The proposal for a new mosque in Bridgewater, New Jersey, has prompted the usual upsurge of opposition among the non-Muslim majority population. In response the local paper, the Courier News, has published this admirable editorial:
Let’s be honest – the fervent opposition to a proposed mosque in Bridgewater is being fueled in significant part by racism.
There’s no point in pretending otherwise. There’s no reason to jump through rhetorical hoops to suggest that it’s really about traffic or quality of life or noise or any of the other complaints that usually accompany new projects.
No, this is about American fears of Muslims and their “strange” religious beliefs and the terrorist acts of a small subsection of Islamic fanatics. One resident said the mosque “represents a coming in and taking over an entire community by the Islamic World.”
Not exactly an enlightened comment, although that only highlights the thoughts of one person. Still, is anyone going to try and argue that such apparent prejudice is an anomaly, a unique bit of ugliness in a community that would otherwise widely embrace a mosque? Where the only project concerns are about logistics and infrastructure?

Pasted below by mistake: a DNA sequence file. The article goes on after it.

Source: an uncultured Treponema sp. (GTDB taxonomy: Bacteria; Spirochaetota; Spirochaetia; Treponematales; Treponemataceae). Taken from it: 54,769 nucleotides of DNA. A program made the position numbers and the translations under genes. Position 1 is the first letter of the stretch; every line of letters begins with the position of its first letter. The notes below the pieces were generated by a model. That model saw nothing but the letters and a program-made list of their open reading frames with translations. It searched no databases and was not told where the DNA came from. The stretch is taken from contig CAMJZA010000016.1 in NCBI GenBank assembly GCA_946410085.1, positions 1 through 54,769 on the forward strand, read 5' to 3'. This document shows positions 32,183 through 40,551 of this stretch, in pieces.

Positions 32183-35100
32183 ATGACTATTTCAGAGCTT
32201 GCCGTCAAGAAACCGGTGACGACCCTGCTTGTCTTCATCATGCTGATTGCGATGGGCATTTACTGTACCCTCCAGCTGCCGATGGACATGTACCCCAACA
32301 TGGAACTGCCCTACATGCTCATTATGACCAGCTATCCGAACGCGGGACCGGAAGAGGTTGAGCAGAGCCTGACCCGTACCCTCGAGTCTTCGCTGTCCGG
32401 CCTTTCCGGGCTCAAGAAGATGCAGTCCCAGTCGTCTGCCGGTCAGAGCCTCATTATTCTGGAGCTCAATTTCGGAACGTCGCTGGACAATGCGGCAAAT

We’ve seen this kind of resistance before in Central Jersey and we’ll see it again, whenever a proposed new “foreign” house of worship emerges. It even happened in Bridgewater recently when the Sri Venkateswara Hindu temple on Route 202/206 generated resistance in the township and from neighboring Raritan Borough.
Most people tread carefully around this subject when it emerges, taking pains to find “legitimate” reasons to object to a project or to characterize the objections of others. Too often, however, such caution only masks much harsher perceptions. And some don’t particularly care how they sound – they just don’t want more immigrants around.
It’s a sad and disheartening indictment of a society that is increasingly making a lie out of the American melting pot.
Perhaps there will be valid zoning reasons to give Bridgewater officials pause in approving the project. If the mosque plans are rejected, it would be entirely unfair to suggest the decision was a biased one. And we believe that many township residents would indeed welcome the mosque without hesitation.
But there’s no escaping the reality that the community’s reaction to the project is, in part, racist. Bridgewater certainly isn’t unusual in that way. But that doesn’t make the response any less shameful, wherever it occurs.